What’s Holding Back More Diversity on the Board?
Diversity on a board of directors has so many benefits that it’s difficult to count.
Still, when hearing statistics such as the fact that only 26% of seats are taken up by women on the S&P 500, it’s clear that diversity is still lacking on boards.
Of course, ethically, it’s just not particularly sound only to be hiring one kind of candidate.
Even then, many boards might end up bringing on diversity hires as a tick-box exercise if only to stay out of trouble. After all, in places such as California, boards of directors are facing sanctions for lacking in diversity.
What these boards – who are decidedly behind the times – are failing to realize, is that a diversity of people means a diversity of ideas.
What can that mean for businesses?
Diversity Means More Perspectives
Launching wide-sweeping initiatives, solving transcendent problems, and deciding upon the big-picture direction of an organization requires considerable thought.
However, what happens when everybody on the board comes from the same walk of life? While they all might put tons of thought and focus into each decision, their thought process and perspective might mirror one another.
Each issue must be analyzed and picked apart from every angle possible. In a boardroom filled with white males, for instance, boards won’t have the benefit of every available opinion and strategy.
Whereas a diverse board with members of several genders and races will have the different ideas that help develop the most insightful, well-though governance solutions. It’s quite clear that a more diverse boardroom will only be of benefit to the corporation and its bottom line.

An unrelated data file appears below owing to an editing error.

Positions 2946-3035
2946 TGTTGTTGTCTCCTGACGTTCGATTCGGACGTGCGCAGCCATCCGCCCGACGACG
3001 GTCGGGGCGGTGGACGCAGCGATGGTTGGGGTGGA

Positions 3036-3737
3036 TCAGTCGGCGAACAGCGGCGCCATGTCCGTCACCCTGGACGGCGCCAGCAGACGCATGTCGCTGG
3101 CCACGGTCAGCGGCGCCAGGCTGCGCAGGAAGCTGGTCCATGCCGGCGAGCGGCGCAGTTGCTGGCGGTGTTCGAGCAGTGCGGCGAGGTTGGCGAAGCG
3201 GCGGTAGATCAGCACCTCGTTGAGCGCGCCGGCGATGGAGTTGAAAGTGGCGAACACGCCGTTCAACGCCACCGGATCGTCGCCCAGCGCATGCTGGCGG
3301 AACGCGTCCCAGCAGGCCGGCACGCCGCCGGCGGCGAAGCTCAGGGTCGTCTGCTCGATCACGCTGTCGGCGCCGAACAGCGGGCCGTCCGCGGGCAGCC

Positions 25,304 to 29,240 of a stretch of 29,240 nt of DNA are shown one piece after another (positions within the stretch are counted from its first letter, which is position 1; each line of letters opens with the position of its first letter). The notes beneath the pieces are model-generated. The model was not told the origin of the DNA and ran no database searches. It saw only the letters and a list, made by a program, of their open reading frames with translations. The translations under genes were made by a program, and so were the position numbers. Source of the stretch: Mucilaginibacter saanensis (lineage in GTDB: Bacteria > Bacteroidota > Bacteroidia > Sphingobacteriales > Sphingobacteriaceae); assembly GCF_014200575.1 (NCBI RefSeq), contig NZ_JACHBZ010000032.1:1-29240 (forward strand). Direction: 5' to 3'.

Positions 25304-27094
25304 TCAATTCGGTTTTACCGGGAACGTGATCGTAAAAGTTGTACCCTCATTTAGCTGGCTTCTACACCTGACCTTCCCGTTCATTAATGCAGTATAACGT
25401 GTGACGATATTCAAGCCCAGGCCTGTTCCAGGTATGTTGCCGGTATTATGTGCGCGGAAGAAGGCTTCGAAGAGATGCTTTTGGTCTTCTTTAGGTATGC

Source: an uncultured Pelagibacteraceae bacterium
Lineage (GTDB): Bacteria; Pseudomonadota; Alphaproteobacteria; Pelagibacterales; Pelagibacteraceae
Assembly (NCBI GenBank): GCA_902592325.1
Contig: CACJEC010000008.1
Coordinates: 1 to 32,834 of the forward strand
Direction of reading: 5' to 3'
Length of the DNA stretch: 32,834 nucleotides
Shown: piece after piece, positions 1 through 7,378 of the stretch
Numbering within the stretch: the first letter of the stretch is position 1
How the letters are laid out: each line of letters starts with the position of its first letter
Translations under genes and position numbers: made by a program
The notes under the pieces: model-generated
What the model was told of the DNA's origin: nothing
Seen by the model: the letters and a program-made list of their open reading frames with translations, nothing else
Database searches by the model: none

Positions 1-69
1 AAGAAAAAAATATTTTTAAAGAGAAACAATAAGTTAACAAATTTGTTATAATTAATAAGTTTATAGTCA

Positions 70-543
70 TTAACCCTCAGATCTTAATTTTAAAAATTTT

In fact, organizations with diverse leadership teams generate 19% more revenue.
What’s Preventing Diversity?
One of the primary issues hindering diversity in the boardroom is the fact that boards are content with ticking the boxes, so to speak.
Let’s look at this problem through the scope of diversity laws:
California isn’t the only place mandating sanctions on boards who aren’t playing ball. Illinois has also followed suit.
Because these boards only do what they can to avoid trouble, they think one to three “diverse seats” constitutes a diverse board.
It’s only once the above mindset is eliminated that diversity can genuinely exist in boardrooms.
Boards must recruit and bring on directors with diversity at the top of their priority list.
Furthermore, boards must charge these with nomination and recruitment responsibilities. Until this happens, diversity will remain a tick-box practice and not something authentic and interwoven in the framework of the organization.
Is Your Board Diverse?
Something else preventing boards from achieving successful diversity is that they aren’t asking themselves the hard questions.
It’s integral for directors to look at themselves in the mirror. Then they must be honest about whether those sitting next to them are too similar to their reflection.
Regular self-assessment is essential to being successful as a board of directors. Otherwise, there won’t be any ability to improve, and the board will remain forever stagnant and in a holding pattern.